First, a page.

Monster Spotlight: Vampires

“The last I saw of Count Dracula was his kissing his hand to me, with a red light of triumph in his eyes, and with a smile that Judas in hell might be proud of.”

— Bram Stoker, Dracula

Few undead creatures in D&D are more recognizable and iconic than vampires. As far as boss-level undead enemies are concerned, they’re not the most powerful on their own, with the standard versions losing out to mummy lords by a narrow margin, and to liches by a much larger one. However, as far as their abilities are concerned, vampires are by far the most interesting of all three. With six features, five actions, three legendary actions, multiple lair effects, and a sidebar for adding even more if all that’s not enough, the vampire section includes over 1,320 words of game mechanics, by far the longest in the Monster Manual. (The next longest, if you were interested, is the ancient green dragon (1,205 words) followed by the beholder (1,141 words) and then the mummy lord (1,072 words).)

Unfortunately, the prodigious length of their stat block can also work against vampires, as overwhelmed DMs overlook the ways that the creature’s many features play off each other and allow it to pose a threat to the party. Combine this with the fact that vampire weaknesses are so well known that even an amateur player will be looking at spells that deal radiant damage, and you have a recipe for a disappointing encounter.

Which is why, in this article, we will be looking at how to run a vampire like a truly terrifying villain.

Vampire Bosses Should Never Be Encountered Alone

A vampire isn’t just a vampire, it is a master of evil forces. Just as Dracula was served by three sisters (lesser vampires; the equivalent of vampire spawn in a Fifth Edition campaign), as well as a host of other creatures of the night, a vampire in a D&D campaign should have a small army of followers at its beck and call. Even with its legendary actions, a vampire faces overwhelming odds alone against a fully party, and poses only a hard challenge to a party of four 10th-level characters (a warrior vampire or spellcaster vampire is only a hard challenge for a party of four 11th-level characters).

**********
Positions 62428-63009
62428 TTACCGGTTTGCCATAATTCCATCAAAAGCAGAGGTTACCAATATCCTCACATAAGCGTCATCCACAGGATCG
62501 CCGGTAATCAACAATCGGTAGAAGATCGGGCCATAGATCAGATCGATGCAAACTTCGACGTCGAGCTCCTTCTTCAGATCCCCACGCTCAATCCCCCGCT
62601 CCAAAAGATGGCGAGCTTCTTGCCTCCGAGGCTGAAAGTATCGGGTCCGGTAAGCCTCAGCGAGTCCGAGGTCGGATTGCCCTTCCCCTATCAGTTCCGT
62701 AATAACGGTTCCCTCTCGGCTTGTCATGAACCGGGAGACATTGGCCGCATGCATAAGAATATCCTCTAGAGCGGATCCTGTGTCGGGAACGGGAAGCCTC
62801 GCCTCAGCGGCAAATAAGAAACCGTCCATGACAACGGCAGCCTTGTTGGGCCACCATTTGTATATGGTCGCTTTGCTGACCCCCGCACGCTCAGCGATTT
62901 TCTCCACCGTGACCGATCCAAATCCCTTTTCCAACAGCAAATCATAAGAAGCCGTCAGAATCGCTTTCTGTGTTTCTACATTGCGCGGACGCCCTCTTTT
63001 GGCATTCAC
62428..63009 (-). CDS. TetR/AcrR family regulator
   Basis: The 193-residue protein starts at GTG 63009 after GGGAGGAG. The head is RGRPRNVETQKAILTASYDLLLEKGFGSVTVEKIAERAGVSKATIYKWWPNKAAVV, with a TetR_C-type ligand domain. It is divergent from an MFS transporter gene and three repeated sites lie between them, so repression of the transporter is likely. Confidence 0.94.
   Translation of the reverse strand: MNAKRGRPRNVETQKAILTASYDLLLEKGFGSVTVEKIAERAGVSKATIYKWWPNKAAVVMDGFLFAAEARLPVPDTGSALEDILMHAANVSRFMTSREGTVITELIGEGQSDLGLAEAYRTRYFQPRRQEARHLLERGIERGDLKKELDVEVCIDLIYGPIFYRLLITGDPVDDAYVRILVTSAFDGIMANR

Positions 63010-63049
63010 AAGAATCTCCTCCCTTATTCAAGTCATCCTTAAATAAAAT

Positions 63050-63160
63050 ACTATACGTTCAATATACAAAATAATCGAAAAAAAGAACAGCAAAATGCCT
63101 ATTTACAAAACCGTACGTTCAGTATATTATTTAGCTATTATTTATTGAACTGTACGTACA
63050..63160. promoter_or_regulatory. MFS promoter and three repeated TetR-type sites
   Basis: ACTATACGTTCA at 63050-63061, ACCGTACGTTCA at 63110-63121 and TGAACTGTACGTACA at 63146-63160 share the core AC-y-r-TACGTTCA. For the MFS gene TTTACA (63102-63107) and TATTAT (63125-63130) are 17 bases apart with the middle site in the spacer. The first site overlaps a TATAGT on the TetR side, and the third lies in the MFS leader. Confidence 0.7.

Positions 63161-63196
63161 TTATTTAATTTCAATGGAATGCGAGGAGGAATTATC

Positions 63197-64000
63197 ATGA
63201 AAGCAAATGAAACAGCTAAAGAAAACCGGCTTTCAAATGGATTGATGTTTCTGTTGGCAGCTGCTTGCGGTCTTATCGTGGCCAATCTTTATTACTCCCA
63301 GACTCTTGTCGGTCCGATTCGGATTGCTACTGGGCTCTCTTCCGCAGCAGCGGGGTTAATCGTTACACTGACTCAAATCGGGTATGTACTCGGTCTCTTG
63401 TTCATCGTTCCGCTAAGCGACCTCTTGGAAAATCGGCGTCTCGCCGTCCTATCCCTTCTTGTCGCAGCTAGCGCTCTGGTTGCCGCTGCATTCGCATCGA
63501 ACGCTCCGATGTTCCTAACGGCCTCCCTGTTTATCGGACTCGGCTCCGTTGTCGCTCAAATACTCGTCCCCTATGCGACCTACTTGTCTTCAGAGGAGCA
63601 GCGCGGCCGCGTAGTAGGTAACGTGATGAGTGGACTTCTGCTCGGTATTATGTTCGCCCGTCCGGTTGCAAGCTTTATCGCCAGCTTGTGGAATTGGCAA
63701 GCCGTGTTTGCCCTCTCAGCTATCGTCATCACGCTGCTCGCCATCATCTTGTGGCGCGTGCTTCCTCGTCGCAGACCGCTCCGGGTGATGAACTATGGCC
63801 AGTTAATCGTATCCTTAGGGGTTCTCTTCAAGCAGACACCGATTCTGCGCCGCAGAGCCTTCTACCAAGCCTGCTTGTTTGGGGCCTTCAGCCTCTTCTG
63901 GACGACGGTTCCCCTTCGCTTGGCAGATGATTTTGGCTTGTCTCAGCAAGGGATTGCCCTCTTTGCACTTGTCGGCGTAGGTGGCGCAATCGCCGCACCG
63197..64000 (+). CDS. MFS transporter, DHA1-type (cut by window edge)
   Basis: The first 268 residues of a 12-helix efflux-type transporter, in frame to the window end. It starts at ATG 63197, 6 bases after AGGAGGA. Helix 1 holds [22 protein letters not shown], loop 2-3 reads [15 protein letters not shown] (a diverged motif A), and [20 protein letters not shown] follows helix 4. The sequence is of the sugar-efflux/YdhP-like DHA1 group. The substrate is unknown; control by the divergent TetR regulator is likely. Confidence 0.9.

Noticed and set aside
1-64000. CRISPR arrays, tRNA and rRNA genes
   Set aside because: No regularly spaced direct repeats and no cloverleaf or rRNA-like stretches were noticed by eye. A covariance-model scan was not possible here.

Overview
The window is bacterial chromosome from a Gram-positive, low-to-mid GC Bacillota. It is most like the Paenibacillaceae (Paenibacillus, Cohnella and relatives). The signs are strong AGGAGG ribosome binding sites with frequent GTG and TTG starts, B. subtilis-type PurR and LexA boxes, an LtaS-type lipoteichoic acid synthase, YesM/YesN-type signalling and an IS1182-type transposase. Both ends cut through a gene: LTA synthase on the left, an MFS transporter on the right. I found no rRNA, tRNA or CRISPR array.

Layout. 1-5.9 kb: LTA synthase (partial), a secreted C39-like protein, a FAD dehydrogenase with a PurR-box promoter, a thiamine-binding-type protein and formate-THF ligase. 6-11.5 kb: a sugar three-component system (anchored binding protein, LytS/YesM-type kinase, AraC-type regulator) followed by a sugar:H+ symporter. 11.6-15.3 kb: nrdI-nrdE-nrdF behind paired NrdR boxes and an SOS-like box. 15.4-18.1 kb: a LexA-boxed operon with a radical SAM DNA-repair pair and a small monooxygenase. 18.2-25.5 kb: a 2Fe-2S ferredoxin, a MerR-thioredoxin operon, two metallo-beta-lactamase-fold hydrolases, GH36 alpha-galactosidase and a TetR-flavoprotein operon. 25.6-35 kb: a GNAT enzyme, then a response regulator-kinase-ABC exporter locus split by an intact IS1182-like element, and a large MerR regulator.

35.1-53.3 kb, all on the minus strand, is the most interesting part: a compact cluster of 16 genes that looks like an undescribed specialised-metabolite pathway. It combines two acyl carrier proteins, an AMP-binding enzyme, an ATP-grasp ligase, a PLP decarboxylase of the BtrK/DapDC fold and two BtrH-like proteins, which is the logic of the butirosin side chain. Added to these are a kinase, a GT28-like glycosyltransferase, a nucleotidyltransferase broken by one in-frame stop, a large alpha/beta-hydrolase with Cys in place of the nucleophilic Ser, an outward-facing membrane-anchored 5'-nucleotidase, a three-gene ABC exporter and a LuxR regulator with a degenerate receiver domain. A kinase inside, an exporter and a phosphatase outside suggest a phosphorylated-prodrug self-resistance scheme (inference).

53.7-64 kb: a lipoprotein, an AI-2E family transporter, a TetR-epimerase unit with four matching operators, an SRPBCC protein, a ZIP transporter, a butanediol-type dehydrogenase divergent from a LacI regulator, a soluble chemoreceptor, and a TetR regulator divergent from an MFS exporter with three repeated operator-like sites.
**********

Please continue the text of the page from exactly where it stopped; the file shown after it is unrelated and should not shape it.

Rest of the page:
Adding even just a few allies evens this out considerably. Adding two vampire spawn to the encounter can make a deadly fight for a 10th-level party, and adding one more vampire spawn can challenge even tier 3 (levels 11–16) parties, as their action economy is matched by the monsters. If the vampire is a ‘warrior vampire’ or ‘spellcaster vampire’, even a high-level party might be defeated if they didn’t prepare for the encounter with the right spells and equipment. And with their high Dexterity (Stealth) bonus, the vampire spawn could even be lurking nearby, ready to join their master by leaping in from the shadows and taking out weaker characters.

Of course, a vampire likely has other allies beyond its own spawn. A fiend bound to an amulet, a cadre of mortal cultists desiring the Dark Gift, a menagerie of exotic monsters like death dogs and gargoyles, and many more entities might be found in the service of a vampire. All this to say nothing, of course, of the creatures that the vampire can summon using its Children of the Night feature.

Vampires Don’t Just Chill Out Anywhere

One does not simply walk into Mordor sneak up on a vampire. They don’t lurk in a lonely tower with nothing but empty moorland for twenty miles around. That’s not to say they wouldn’t live on a moor; rather, they wouldn’t live on an empty moor. There would be packs of roving wolves, their eyes agleam with some fell light. There would be great clouds of bats emerging from sunken caves to scour the skies. Dark stands of trees would seem to conceal movement of things born from your deepest fears. Only after passing all of these would you come to the tower itself—and be invited in to meet the master, whose spies have already warned of your coming.

The tower, of course, wouldn’t just be a tower. It would be a great tower—a stone keep with its own layers of defences maintained by loyal servants of the master. The curtain wall and secondary towers may have fallen to ruin, but the keep is well fortified, ready to withstand an assault. And the vampire would know all of its defences better than anyone else. They chose this place because it suits their needs. It isn’t a random room in a dungeon where adventurers might blunder in at any moment, it is a sanctuary, and one that is heavily protected.